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Quick rundown - I'm adding a class of 'checked' to image elements when a user clicks on them. Clicking my 'Next' button hides the 'choose-photos' div and shows the confirm div, injecting in the selected photos, like so:

$('.next').click(function () {
  $('.user-photos').attr('id', 'step-two');
  $('.choose-photos').hide();
  var selected = $('.checked').get();
  $('.confirm-batch').show().html(selected);
}
});

The .get() method is working quite well; however, if you click to back to step 1 and choose new photos, whichever photos you've selected are gone from the DOM.

$('.choose').click(function (){
 $('.user-photos').attr('id', 'step-one');
 $('.confirm-batch').hide().html('');
 $('.choose-photos').show();
}

});

Is there a way to get those 'checked' items back in the 'choose' div without reloading the page? Basically just resetting the process.

share|improve this question
    
Maybe you want to clone the elements first: $('.checked').clone().get(). –  Felix Kling Feb 20 '12 at 19:41
    
get() returns an array of elements, wouldn't you have to loop over them? –  elclanrs Feb 20 '12 at 19:43
    
Cloning the elements would work. Alternatively, if you don't care about the order of the elements, you could shift them back from .confirm-batch to .choose-photos in much the same manner as before. –  Anthony Grist Feb 20 '12 at 19:46
    
Also, I'm surprised that calling .html() with an array of elements even works. The jQuery API seems to indicate that it wouldn't. –  Anthony Grist Feb 20 '12 at 19:47
    
I was also very surprised it worked...I was leery but chalked it up to good fortune and moved on. I was positive I'd have to send them to an array and return the values, etc and so forth. –  collin Feb 20 '12 at 19:56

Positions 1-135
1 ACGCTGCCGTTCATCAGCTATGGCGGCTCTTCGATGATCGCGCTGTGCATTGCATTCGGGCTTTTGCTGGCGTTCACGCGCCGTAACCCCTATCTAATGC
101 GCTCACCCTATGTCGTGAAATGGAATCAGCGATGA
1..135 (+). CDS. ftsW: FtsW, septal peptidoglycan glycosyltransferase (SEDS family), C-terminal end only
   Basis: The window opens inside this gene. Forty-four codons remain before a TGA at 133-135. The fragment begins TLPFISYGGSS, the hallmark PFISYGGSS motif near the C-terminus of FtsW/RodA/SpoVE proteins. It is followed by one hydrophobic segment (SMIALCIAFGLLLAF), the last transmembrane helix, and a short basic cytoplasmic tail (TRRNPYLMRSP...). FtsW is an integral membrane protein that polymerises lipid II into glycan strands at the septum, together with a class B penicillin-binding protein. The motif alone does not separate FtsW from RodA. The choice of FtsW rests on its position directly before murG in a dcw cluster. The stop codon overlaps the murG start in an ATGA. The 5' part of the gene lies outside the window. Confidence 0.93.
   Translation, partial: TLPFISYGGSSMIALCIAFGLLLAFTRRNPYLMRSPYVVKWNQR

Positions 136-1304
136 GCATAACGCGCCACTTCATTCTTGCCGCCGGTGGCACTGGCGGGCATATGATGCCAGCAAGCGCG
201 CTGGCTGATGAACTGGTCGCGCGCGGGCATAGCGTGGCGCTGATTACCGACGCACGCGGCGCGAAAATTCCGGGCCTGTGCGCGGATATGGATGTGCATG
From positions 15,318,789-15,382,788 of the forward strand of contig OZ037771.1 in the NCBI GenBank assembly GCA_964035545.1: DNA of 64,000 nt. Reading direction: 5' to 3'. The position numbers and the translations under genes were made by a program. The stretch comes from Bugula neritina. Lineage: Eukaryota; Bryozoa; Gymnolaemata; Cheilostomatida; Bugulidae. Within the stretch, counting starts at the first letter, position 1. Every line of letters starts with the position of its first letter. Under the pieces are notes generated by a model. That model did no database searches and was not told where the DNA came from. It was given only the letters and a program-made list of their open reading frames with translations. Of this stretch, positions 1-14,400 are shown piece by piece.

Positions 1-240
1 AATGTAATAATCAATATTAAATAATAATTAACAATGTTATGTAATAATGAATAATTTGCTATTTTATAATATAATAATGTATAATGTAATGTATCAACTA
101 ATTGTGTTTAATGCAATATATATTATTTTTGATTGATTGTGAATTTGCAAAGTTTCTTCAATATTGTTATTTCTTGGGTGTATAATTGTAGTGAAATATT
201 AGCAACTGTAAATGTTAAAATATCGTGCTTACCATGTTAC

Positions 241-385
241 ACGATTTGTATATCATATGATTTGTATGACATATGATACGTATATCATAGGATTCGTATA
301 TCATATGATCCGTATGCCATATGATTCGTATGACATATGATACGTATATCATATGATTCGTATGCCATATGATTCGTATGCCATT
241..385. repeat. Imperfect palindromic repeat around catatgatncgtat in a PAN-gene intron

1 Answer 1

up vote 0 down vote accepted

jQuery overloads some of its methods with stupid behavior.

One example is that it allows this...

var selected = $('.checked').get();
$('.confirm-batch').show().html(selected);

It looks like you're inserting an HTML string rendered from the selected elements, but you're not, it's reloacting them, as you normally would with DOM nodes.

As a solution, you could either clone them, or better, just put them back where you found them instead of destroying them with .html('')

share|improve this answer
    
Is this some undocumented usage of html? –  James Montagne Feb 20 '12 at 19:51
    
@JamesMontagne: It appears to be. They would be better off just letting it insert the .toString() value of the element (even though it wouldn't be the content desired) instead of giving it DOM manipulation capability. –  squint Feb 20 '12 at 19:54
    
I'd argue that they would be better off having it do nothing or adding this behaviour to the documentation, rather than continuing to do something (albeit less disruptive) that's still undocumented. –  Anthony Grist Feb 20 '12 at 19:57
    
.clone() does the trick. Got tripped up since my train of thought was definitely what you mentioned it looks like. Thanks everybody. –  collin Feb 20 '12 at 19:57
1  
@AnthonyGrist: I agree, though I'd rather see it add a string like "[object HTMLImageElement"] than to have it added to the documentation. –  squint Feb 20 '12 at 20:00

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